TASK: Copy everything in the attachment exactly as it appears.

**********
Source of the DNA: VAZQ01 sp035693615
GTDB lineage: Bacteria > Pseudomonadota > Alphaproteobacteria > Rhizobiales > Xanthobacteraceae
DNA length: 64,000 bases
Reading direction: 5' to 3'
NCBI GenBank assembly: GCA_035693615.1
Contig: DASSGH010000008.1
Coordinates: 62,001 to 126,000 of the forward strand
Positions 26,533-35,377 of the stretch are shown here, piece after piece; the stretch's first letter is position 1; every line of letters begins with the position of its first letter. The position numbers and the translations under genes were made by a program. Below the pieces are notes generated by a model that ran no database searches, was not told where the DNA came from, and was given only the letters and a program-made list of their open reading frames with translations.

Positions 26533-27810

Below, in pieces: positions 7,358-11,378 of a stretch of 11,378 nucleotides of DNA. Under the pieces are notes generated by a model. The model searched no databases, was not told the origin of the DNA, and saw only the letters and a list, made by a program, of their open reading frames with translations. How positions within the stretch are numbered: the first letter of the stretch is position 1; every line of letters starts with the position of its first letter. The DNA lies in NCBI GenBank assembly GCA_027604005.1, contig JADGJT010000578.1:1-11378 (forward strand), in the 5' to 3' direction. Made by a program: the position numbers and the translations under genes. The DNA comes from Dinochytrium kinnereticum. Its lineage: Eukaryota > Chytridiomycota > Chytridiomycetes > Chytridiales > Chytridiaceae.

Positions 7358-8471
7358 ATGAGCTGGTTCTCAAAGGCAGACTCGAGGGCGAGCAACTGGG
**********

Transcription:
Source of the DNA: VAZQ01 sp035693615
GTDB lineage: Bacteria > Pseudomonadota > Alphaproteobacteria > Rhizobiales > Xanthobacteraceae
DNA length: 64,000 bases
Reading direction: 5' to 3'
NCBI GenBank assembly: GCA_035693615.1
Contig: DASSGH010000008.1
Coordinates: 62,001 to 126,000 of the forward strand
Positions 26,533-35,377 of the stretch are shown here, piece after piece; the stretch's first letter is position 1; every line of letters begins with the position of its first letter. The position numbers and the translations under genes were made by a program. Below the pieces are notes generated by a model that ran no database searches, was not told where the DNA came from, and was given only the letters and a program-made list of their open reading frames with translations.

Positions 26533-27810

Below, in pieces: positions 7,358-11,378 of a stretch of 11,378 nucleotides of DNA. Under the pieces are notes generated by a model. The model searched no databases, was not told the origin of the DNA, and saw only the letters and a list, made by a program, of their open reading frames with translations. How positions within the stretch are numbered: the first letter of the stretch is position 1; every line of letters starts with the position of its first letter. The DNA lies in NCBI GenBank assembly GCA_027604005.1, contig JADGJT010000578.1:1-11378 (forward strand), in the 5' to 3' direction. Made by a program: the position numbers and the translations under genes. The DNA comes from Dinochytrium kinnereticum. Its lineage: Eukaryota > Chytridiomycota > Chytridiomycetes > Chytridiales > Chytridiaceae.

Positions 7358-8471
7358 ATGAGCTGGTTCTCAAAGGCAGACTCGAGGGCGAGCAACTGGG